It should be pretty clear now that less money equals shittier schools, but aside from being punished by the government for bad standardized test grades, why would one school get less money than another? Two words: property taxes. Most school budgets are funded by the taxes on the property in the area, which leads to some headachingly obvious problems -- namely, that kids who live in neighborhoods where closets count as extra bedrooms get way worse schools than kids who live in neighborhoods where extra bedrooms count as servant quarters. In some places, like Chicago, inequality is so severe that a school in the wealthy suburbs can spend three times as much per student as one in the inner city. It's like the plot of an '80s movie about a rivalry with the rich kids' summer camp on the other side of the lake, only less wacky and more irreparably devastating.
This kind of survival-of-the-richest might work on Wall Street, but in schools it's as lethal to education as all that asbestos we're still pulling out of the classrooms. It would be great if there were a way to make sure every school received the same amount of money, but surely such a system would be crazy, right? Yeah, crazy like a Canadian!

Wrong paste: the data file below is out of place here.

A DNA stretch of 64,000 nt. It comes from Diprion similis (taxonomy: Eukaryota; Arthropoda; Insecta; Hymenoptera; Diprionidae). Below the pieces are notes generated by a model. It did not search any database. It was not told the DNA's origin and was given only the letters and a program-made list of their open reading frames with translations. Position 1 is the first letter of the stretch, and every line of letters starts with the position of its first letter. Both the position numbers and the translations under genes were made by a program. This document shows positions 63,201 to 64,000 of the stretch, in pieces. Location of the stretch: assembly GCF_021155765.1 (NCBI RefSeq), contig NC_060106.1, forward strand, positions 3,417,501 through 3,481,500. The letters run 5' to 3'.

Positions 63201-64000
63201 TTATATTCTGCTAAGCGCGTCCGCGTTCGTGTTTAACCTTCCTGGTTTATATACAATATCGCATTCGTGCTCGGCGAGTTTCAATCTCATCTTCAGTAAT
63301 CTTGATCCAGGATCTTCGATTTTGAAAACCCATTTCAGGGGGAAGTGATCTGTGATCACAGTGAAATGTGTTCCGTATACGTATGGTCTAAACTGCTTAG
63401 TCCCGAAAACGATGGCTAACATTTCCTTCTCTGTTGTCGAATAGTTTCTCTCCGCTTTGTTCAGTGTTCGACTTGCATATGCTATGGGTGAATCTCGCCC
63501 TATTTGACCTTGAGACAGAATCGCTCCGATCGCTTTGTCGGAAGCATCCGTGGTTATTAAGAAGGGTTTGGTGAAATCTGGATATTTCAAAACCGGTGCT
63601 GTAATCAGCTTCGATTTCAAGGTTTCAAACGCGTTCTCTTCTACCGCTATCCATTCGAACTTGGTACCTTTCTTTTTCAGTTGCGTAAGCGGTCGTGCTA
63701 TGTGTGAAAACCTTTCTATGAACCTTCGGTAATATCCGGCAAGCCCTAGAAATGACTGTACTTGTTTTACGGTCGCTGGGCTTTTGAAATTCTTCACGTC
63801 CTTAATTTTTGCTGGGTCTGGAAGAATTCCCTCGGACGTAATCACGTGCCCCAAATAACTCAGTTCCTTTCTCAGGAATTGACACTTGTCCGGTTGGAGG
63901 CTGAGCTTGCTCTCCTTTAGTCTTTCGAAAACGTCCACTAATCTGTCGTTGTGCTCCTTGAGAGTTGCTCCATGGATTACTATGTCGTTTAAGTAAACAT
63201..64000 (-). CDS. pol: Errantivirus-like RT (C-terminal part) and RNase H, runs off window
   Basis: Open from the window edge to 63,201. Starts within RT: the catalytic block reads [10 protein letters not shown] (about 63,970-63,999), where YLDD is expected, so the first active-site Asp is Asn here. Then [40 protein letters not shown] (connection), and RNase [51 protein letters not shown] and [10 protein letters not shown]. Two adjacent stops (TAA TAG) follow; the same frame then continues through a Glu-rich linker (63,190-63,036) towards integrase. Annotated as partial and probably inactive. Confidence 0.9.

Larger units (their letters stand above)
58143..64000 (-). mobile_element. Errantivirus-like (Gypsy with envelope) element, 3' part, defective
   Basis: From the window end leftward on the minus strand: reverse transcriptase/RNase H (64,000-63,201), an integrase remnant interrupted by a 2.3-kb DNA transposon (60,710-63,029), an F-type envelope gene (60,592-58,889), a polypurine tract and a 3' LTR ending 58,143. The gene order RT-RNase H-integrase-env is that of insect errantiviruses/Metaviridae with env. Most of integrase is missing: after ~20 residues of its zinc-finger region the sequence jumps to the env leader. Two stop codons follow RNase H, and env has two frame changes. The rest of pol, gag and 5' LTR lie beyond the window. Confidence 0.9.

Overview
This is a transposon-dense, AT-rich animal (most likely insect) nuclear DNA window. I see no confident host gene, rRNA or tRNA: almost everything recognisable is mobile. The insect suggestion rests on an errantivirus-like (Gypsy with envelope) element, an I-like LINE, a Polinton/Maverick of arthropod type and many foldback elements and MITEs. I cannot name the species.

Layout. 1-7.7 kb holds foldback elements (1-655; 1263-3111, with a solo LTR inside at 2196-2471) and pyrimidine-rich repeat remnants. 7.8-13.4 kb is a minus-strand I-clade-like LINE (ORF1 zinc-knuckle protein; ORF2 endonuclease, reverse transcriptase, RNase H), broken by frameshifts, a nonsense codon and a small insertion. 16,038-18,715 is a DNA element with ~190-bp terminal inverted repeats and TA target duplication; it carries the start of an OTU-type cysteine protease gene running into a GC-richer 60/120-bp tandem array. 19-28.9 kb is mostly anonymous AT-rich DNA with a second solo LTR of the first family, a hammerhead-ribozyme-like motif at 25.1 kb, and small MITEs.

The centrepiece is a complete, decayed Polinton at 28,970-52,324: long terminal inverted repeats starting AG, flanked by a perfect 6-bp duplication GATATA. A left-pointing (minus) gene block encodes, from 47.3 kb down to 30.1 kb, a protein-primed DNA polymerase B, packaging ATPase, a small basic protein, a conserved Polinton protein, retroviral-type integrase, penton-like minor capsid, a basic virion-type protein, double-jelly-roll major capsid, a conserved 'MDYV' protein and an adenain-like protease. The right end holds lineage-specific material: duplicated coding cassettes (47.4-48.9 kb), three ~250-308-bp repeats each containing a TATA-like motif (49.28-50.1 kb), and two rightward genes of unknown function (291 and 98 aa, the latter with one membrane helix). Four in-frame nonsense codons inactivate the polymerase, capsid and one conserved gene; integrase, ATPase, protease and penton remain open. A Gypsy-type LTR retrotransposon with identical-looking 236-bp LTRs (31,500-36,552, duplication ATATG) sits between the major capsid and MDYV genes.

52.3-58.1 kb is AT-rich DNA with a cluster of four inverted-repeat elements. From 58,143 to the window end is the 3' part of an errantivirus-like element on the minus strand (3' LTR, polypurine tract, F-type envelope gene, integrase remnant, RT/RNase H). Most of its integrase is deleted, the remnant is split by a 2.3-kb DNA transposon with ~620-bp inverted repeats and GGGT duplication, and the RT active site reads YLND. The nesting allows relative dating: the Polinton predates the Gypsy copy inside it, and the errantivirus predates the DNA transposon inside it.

Pictured: A Canadian, going crazy.
In several Canadian provinces -- the best-performing ones, incidentally -- schools are funded at the province level, which means schools get funded by the relative wealth of a 10th of the country and not just the 10 blocks surrounding the school. While we did hint at the dastardly commie nature of this system, it still doesn't mean that every school receives the same amount of funding. Instead, they take the more classic Marxist approach of "to each according to their needs," using complicated formulas to determine how much money should go to which schools in order to do the greatest good. In other words, they use money as an aid instead of a reward. The American education system operates on the exact opposite principle.
Different countries have different educational needs, of course, and this admittedly might not be a perfect system for the U.S. That said, it has to be better than determining the quality of a child's education based on how big the pools in the neighborhood are.
Also check out 5 Reasons You Hated School (That You Were Right About) and 4 Ways Your Education Was A Conspiracy To Make You Bored.
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